SMC/XR USAF, Boeing Co.
SMC/XR, USAF, Boeing Co.
NSF (National Science Foundation)
NRO (National Reconnaissance Office)
Lawrence Livermore National Laboratory
US Military Academy, West Point, NY
US Naval Academy, Annapolis, MD
Naval Postgraduate School, Monterey, CA
University of Hawaii, Manoa, HI
St Louis University, St. Louis, MO
University of Alabama, Huntsville
COSMIAC, University of New Mexico
Vermont Lunar CubeSat
Vermont Technical College, Burlington, VT
University of Florida, Gainsville, FL
University of Louisiana, Lafayette, LA
Drexel University, Philadelphia, PA
Kentucky Space, University of Kentucky
NASA/ARC, Moffett Field, CA
Thomas Jefferson High School, Alexandria, VA
• Dec. 13, 2013: The STARE-B (HORUS) mission is in the commissioning phase at LLNL (Ref. 19).
• April 2013: STARE-A (Re) on orbit. Communication issues prevent operations.- The status of STARE-A remains unchanged in December 2013. 19)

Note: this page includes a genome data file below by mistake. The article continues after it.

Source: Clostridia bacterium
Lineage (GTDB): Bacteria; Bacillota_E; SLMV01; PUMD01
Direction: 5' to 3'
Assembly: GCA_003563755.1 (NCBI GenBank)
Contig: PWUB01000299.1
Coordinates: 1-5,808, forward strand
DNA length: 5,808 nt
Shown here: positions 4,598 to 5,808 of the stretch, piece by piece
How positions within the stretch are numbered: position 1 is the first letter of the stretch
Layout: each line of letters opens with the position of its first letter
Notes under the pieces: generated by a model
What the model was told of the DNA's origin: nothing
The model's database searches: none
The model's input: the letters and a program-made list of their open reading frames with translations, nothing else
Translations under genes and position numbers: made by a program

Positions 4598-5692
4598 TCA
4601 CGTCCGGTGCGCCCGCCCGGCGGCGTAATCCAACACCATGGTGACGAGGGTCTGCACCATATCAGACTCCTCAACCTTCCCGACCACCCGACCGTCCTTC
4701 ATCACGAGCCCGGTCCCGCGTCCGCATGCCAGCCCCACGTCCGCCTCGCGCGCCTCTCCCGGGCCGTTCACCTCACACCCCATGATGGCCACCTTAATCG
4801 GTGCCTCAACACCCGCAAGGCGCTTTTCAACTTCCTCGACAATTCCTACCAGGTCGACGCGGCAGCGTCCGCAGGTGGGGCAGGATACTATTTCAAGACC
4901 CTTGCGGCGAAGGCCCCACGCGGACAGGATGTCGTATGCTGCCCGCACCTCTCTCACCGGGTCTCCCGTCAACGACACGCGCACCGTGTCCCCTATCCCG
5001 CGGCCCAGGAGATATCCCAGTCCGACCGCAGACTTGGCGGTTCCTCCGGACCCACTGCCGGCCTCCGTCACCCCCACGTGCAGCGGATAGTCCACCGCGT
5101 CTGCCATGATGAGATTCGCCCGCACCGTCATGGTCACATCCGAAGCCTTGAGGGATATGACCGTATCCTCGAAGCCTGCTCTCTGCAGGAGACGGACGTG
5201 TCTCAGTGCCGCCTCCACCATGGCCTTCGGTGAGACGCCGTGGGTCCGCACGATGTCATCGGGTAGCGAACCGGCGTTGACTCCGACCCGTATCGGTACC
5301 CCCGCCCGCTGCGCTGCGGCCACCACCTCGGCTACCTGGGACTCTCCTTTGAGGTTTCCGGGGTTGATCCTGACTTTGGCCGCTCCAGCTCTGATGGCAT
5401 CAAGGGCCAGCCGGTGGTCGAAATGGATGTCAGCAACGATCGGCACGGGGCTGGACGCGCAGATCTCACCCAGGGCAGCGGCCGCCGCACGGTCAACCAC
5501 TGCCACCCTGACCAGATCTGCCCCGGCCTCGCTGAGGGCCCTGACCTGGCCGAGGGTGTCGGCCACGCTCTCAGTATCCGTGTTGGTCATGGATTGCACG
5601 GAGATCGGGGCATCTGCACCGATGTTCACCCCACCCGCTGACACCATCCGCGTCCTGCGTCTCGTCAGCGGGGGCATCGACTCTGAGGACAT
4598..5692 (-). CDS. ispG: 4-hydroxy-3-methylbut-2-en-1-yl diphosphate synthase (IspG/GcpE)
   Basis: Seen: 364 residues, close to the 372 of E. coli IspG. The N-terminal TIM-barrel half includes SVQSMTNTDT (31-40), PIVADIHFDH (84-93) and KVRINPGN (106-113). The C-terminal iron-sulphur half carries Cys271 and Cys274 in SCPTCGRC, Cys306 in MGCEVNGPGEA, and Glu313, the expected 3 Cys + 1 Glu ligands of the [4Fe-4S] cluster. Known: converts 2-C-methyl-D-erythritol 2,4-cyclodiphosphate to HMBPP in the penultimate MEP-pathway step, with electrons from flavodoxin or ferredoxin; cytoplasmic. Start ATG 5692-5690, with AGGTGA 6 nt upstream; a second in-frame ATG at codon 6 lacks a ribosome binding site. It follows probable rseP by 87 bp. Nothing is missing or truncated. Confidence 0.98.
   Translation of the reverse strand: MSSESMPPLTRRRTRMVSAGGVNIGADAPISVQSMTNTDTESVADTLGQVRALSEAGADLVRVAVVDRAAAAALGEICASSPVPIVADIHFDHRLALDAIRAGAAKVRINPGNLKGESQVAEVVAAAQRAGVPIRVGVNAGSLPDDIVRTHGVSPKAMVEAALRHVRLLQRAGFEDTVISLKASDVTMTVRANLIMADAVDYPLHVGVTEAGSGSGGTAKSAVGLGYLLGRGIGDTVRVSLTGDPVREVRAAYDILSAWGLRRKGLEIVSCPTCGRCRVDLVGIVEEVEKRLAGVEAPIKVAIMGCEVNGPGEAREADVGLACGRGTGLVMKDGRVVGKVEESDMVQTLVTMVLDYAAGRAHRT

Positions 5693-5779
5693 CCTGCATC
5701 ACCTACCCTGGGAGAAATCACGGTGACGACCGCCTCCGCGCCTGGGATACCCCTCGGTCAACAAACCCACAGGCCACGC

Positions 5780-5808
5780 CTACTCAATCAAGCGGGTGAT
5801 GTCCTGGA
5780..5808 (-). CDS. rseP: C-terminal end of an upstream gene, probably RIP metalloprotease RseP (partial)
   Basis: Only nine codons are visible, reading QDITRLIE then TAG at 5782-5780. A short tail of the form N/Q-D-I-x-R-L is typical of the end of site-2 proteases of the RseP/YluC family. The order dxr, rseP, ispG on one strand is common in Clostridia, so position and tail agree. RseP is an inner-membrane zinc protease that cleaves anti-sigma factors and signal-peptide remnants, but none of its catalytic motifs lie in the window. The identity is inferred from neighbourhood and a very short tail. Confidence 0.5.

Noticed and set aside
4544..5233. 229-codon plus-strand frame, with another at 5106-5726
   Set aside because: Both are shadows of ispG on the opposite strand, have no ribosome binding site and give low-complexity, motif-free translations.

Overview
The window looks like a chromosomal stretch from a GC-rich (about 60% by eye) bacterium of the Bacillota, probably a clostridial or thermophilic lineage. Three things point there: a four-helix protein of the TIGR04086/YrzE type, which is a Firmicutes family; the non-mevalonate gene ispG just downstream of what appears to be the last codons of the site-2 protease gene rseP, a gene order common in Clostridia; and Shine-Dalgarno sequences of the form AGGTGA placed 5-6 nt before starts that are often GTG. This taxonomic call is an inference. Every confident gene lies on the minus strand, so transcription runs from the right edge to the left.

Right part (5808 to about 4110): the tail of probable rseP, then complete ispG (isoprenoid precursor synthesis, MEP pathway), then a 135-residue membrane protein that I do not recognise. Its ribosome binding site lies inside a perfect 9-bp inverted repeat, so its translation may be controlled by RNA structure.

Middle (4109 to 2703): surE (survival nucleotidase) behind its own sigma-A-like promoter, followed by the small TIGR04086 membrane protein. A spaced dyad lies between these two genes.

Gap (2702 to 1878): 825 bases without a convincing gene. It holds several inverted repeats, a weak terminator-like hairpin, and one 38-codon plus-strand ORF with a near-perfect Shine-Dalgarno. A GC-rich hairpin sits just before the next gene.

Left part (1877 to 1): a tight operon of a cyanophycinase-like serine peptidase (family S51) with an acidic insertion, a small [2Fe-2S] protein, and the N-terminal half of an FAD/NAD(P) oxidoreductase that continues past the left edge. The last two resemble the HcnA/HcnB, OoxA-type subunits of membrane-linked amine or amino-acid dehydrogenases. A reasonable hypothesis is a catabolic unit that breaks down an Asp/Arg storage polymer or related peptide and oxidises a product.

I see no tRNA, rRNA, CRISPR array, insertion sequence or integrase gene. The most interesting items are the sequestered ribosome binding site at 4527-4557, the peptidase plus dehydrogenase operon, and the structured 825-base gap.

LLNL has conducted a spiral development of the STARE technology through 3 pathfinders. Each pathfinder is a 3U CubeSat and each builds upon technology maturation developed on the previous pathfinder. 20)
1) The first pathfinder, STARE-A, was launched on the NRO-L36 OUTSat (Operationally Unique Technologies Satellite) mission on September 13, 2012 and has experienced communication issues being investigated in the spring/summer of 2013. This first pathfinder has a Cassegrain telescope and an attitude control capability limited to torque coils.
2) The second pathfinder, STARE-B, implementing a full set of reaction wheels for attitude control and a more sensitive imager. STARE-B was launched on November 20, 2013.
3) The third pathfinder, STARE-C, implementing improved reaction wheels and a compact and robust optical telescope, is expected to launch in Q3 of 2014.